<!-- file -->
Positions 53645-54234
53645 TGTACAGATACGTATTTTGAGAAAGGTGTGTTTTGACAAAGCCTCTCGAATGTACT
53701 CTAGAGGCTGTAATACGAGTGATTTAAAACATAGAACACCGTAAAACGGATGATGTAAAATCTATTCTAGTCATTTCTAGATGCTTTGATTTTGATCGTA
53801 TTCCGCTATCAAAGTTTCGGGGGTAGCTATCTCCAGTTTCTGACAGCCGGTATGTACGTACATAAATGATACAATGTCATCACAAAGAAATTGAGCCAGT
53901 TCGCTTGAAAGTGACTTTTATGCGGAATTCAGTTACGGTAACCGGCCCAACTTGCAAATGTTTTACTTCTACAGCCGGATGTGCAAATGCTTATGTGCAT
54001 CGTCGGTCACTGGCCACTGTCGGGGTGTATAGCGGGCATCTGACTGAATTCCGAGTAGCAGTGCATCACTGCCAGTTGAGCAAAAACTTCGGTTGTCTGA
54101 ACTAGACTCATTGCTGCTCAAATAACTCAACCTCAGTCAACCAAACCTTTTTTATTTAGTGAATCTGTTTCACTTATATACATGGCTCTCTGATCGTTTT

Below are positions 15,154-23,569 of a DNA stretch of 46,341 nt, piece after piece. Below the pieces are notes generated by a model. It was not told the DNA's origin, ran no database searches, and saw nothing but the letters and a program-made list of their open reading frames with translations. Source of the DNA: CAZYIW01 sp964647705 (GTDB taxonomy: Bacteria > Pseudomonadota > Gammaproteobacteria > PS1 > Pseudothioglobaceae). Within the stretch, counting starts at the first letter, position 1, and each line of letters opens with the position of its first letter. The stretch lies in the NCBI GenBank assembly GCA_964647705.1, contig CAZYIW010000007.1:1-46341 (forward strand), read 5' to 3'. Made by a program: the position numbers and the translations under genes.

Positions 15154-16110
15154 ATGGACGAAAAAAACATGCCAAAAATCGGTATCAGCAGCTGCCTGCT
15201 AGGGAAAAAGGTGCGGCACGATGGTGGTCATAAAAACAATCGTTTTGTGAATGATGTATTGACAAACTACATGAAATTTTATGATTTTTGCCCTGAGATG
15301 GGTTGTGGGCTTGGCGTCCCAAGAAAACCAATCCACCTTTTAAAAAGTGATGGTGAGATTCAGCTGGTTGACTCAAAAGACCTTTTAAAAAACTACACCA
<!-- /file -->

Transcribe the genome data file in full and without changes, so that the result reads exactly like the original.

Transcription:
Positions 53645-54234
53645 TGTACAGATACGTATTTTGAGAAAGGTGTGTTTTGACAAAGCCTCTCGAATGTACT
53701 CTAGAGGCTGTAATACGAGTGATTTAAAACATAGAACACCGTAAAACGGATGATGTAAAATCTATTCTAGTCATTTCTAGATGCTTTGATTTTGATCGTA
53801 TTCCGCTATCAAAGTTTCGGGGGTAGCTATCTCCAGTTTCTGACAGCCGGTATGTACGTACATAAATGATACAATGTCATCACAAAGAAATTGAGCCAGT
53901 TCGCTTGAAAGTGACTTTTATGCGGAATTCAGTTACGGTAACCGGCCCAACTTGCAAATGTTTTACTTCTACAGCCGGATGTGCAAATGCTTATGTGCAT
54001 CGTCGGTCACTGGCCACTGTCGGGGTGTATAGCGGGCATCTGACTGAATTCCGAGTAGCAGTGCATCACTGCCAGTTGAGCAAAAACTTCGGTTGTCTGA
54101 ACTAGACTCATTGCTGCTCAAATAACTCAACCTCAGTCAACCAAACCTTTTTTATTTAGTGAATCTGTTTCACTTATATACATGGCTCTCTGATCGTTTT

Below are positions 15,154-23,569 of a DNA stretch of 46,341 nt, piece after piece. Below the pieces are notes generated by a model. It was not told the DNA's origin, ran no database searches, and saw nothing but the letters and a program-made list of their open reading frames with translations. Source of the DNA: CAZYIW01 sp964647705 (GTDB taxonomy: Bacteria > Pseudomonadota > Gammaproteobacteria > PS1 > Pseudothioglobaceae). Within the stretch, counting starts at the first letter, position 1, and each line of letters opens with the position of its first letter. The stretch lies in the NCBI GenBank assembly GCA_964647705.1, contig CAZYIW010000007.1:1-46341 (forward strand), read 5' to 3'. Made by a program: the position numbers and the translations under genes.

Positions 15154-16110
15154 ATGGACGAAAAAAACATGCCAAAAATCGGTATCAGCAGCTGCCTGCT
15201 AGGGAAAAAGGTGCGGCACGATGGTGGTCATAAAAACAATCGTTTTGTGAATGATGTATTGACAAACTACATGAAATTTTATGATTTTTGCCCTGAGATG
15301 GGTTGTGGGCTTGGCGTCCCAAGAAAACCAATCCACCTTTTAAAAAGTGATGGTGAGATTCAGCTGGTTGACTCAAAAGACCTTTTAAAAAACTACACCA